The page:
Alessandro Cremonesi: Analog, Digital, and RF are simply parts of the same system and the boundaries between the parts will continue to evolve. Power, too, will follow the same route as we have seen in RF, where, like RF, power is moving more and more toward digital.
Q7. What are the areas ST is working as future technologies, and what we can expect from ST in next 4 to 5 years?
Alessandro Cremonesi: In the IoT, for one example, ST is unique in offering a rich portfolio of technologies and products, supported by a powerful and easy-to-use ecosystem that covers all of the IoT scenarios, to simplify and enable faster adoption of IoT. We offer:
· A full range—more than 600 P/Ns of low-power, high-performance, and secure 32-bit microcontrollers, to analyze and process data and control applications;
· A complete portfolio of sensors to monitor motion, the environment, sound and light, and proximity and the sensor hubs and sensor-fusion tools to simplify integration;
· Wired and wireless communication technologies, including one of the industry’s best BLE and outstanding RF technology, to simplify connectivity;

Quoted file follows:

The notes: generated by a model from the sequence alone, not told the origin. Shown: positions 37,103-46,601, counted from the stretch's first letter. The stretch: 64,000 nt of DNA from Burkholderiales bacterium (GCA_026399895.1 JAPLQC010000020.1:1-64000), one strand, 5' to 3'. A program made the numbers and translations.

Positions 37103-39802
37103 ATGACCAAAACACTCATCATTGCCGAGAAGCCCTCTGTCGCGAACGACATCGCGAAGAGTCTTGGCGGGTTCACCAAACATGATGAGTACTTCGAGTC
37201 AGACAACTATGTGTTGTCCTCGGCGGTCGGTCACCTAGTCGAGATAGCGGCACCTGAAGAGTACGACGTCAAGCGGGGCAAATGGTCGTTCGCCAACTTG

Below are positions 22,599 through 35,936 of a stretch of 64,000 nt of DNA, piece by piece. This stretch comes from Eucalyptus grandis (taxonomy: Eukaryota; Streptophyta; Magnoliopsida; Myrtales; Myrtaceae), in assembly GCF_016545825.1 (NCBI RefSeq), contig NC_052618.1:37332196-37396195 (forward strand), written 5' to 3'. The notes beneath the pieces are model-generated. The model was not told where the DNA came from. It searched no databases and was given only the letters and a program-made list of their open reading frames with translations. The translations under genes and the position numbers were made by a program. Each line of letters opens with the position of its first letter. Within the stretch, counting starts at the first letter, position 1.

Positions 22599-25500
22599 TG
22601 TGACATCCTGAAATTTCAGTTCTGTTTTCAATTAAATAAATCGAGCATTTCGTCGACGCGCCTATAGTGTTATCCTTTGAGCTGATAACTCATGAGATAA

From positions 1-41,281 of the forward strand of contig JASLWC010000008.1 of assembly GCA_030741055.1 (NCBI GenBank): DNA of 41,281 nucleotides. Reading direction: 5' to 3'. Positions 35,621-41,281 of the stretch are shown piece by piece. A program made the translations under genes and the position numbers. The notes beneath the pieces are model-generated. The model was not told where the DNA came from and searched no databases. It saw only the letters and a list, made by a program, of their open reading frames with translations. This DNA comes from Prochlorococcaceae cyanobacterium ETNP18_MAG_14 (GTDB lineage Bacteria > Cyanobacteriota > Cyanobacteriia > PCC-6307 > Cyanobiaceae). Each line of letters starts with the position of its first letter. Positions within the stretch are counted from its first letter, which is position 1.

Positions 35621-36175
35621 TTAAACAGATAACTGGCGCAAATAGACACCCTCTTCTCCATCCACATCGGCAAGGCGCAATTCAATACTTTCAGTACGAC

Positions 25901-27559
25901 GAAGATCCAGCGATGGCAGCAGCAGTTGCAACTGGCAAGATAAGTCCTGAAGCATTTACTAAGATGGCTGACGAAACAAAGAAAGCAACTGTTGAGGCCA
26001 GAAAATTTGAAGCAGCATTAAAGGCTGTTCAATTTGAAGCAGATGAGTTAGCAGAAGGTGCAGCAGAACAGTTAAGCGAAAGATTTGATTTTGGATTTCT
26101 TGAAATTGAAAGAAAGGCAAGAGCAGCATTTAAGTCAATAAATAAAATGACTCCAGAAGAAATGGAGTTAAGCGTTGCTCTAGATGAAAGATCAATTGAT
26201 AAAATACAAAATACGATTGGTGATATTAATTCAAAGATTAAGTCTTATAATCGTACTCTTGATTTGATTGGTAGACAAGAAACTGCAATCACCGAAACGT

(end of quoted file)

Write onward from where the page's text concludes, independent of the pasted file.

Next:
· Ultra-efficient power-conversion, -monitoring and -control technologies that leverage ST’s long history to simplify power design and enable energy conservation)
And for the future, ST will continue to enhance its already-rich product portfolio to meet industry needs by leveraging its wide process-technology portfolio. Among these:
· New 90nm BCD (BiPolar, CMOS, DMOS) with eFlash option and 180nm VIPower technology for automotive applications;
· Next-Generation 28nm Embedded-Flash Microcontrollers to Drive Car Safety and Security to a New Level;
· 28nm FD-SOI for both networking and consumer applications;
· Silicon photonics technology to bring savings in bill of material, production throughput, power consumption; and silicon real estate;
· Thin-film Piezo MEMS actuators;
· MEMS micro-Mirrors for PC applications;
· Advanced connectivity solutions, including for Bluetooth Low Energy(BLE) and Near-Field Communications (NFC);